UNITED NATIONS GENERAL ASSEMBLY
5 September 2012
Responsibility to Protect: Timely and Decisive Response
Statement by HE Ambassador Gary Quinlan, Permanent Representative, Permanent Mission of Australia to the United Nations
Australia wishes to thank the panelists for sharing their insights with us today. We wish to first thank the outgoing Special Advisers to the Secretary-General on the Prevention of Genocide and Responsibility to Protect, Francis Deng and Ed Luck, for their tireless efforts in advocating for the prevention of mass atrocity crimes. Mr Deng and Mr Luck have made important contributions, including highlighting the role of constructive management of diversity in preventing identity-based conflict and the importance of early response to incitement speech. We welcome the new Adviser on the Prevention of Genocide, Adama Dieng and assure him of our full cooperation and support.
The protection of people from atrocity and the prevention of conflict that often accompanies it were fundamental to the very establishment of the United Nations. Australia attaches high importance on the Responsibility to Protect as grounded in the 2005 World Summit Outcome and consistent with purposes and principles of the United Nations Charter.
Australia thanks the Secretary-General for his fourth ‘Report on the Responsibility to Protect: Timely and Decisive Response’ which provides a valuable guide for Member States in their consideration of the third pillar.
We welcome the Report’s emphasis on the mutually supportive and closely connected role of prevention and response. Pillars one and two of Responsibility to Protect are often associated with prevention, and the third pillar, with response. The Report reveals that “the dividing lines are not so clear in practice.” An effective strategy to protect populations will usually require elements of both prevention and response. We agree that the three pillars of Responsibility to Protect are not intended to be sequential, but rather, reinforcing.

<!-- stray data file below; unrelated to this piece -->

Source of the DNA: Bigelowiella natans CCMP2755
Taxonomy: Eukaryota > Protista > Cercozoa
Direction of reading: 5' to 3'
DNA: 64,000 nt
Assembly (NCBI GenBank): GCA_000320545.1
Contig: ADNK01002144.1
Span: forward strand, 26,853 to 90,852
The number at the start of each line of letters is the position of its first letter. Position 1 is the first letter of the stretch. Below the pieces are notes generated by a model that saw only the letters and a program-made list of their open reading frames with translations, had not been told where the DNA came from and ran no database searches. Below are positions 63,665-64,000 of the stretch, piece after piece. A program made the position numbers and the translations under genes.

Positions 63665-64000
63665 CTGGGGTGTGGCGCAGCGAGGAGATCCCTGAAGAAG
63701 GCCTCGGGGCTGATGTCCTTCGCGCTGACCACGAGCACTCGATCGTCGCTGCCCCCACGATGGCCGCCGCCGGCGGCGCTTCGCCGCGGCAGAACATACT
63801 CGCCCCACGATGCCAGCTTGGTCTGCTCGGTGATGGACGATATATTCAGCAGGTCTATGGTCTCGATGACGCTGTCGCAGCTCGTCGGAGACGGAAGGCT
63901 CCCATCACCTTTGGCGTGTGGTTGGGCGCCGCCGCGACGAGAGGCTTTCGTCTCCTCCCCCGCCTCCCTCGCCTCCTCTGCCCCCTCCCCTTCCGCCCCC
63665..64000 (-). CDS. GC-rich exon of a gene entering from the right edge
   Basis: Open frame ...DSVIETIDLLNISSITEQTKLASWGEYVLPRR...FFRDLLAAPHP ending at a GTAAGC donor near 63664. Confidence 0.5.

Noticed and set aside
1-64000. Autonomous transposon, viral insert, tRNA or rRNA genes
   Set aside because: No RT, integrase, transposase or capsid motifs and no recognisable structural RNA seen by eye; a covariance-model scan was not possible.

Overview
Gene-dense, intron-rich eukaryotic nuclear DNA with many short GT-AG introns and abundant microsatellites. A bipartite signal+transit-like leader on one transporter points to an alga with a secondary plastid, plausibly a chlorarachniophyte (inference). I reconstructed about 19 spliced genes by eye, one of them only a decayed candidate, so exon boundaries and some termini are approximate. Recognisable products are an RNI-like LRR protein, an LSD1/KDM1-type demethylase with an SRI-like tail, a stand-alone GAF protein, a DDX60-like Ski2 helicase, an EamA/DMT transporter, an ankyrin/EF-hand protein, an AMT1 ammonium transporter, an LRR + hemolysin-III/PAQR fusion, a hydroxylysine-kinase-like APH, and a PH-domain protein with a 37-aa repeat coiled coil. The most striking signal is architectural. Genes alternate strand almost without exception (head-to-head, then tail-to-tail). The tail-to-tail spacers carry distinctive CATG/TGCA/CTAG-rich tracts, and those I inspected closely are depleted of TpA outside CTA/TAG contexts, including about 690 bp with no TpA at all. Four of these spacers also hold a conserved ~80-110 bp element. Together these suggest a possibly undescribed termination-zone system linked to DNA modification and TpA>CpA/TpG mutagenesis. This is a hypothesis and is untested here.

It is essential that we work to sharpen the collective tools available to us under the Charter of the United Nations to effectively prevent and respond to mass atrocity crimes. We commend the Secretary-General for highlighting the extensive tool-kit of non-coercive and coercive measures available to the international community under Chapters VI, VII and VIII of the Charter. While military force remains one tool in the Charter, the Report underlines our primary aim should be to respond early and effectively in non-coercive ways in order to reduce the need for force; through preventive diplomacy, fact-finding, mediation and criminal investigations.
As the Secretary-General notes, there is no template for responding to mass atrocity crimes – and nor would it be appropriate to take a standard approach to what will always depend on specific context. What is needed is a willingness to draw on these tools when needed.
Australia agrees that the overall goal in action under the third pillar is to help States to succeed in meeting their protection responsibilities. Strengthening national capacities constitutes an essential step towards the prevention of mass atrocity crimes. The National Focal Point Initiative, co-facilitated by Australia, Ghana, Costa Rica and Denmark, aims to promote domestic atrocity prevention policies and promote international cooperation and coordination on prevention more broadly. Creating a “community of commitment” that increases states’ capacity to implement the three-pillar framework is a core objective of the Initiative. To date, 17 countries representing all regions of the world have made such appointments within their governments. We encourage other delegations to consider this important demonstration of political and practical support to implement the Responsibility to Protect.
In the worst cases, attempts at prevention and early response may not succeed in preventing atrocity. In these circumstances, the international community needs to speak with one voice in the face of egregious crimes. The success of our response requires political unity to be most effective.
Like others, Australia was greatly disappointed in the lack of unanimity in the Security Council on Syria. As the Secretary-General noted this morning, while moments of unity in the Security Council have been few and far between, the rest of the world, through the General Assembly have not been silent. The failure of the Council to adopt a Chapter VII resolution as called for by the Arab League, to ensure there were real consequences for non-compliance with UNSC Resolutions 2042 and 2043 sent the wrong message to President Assad. The continuing militarization of the conflict in Syria is having grave humanitarian consequences as we have seen. The Council must find a way out of the current impasse, to speak in one voice and condemn the mass atrocities which are occurring, and hold perpetrators accountable for their crimes.
Challenges in implementing Responsibility to Protect remain. These challenges must not be allowed to overshadow the value of Responsibility to Protect for states under stress. In 2012, the year the Secretary-General has appropriately designated as the “year of prevention”, our focus should be on how best to use our extensive tool-kit to prevent the four mass atrocity crimes from occurring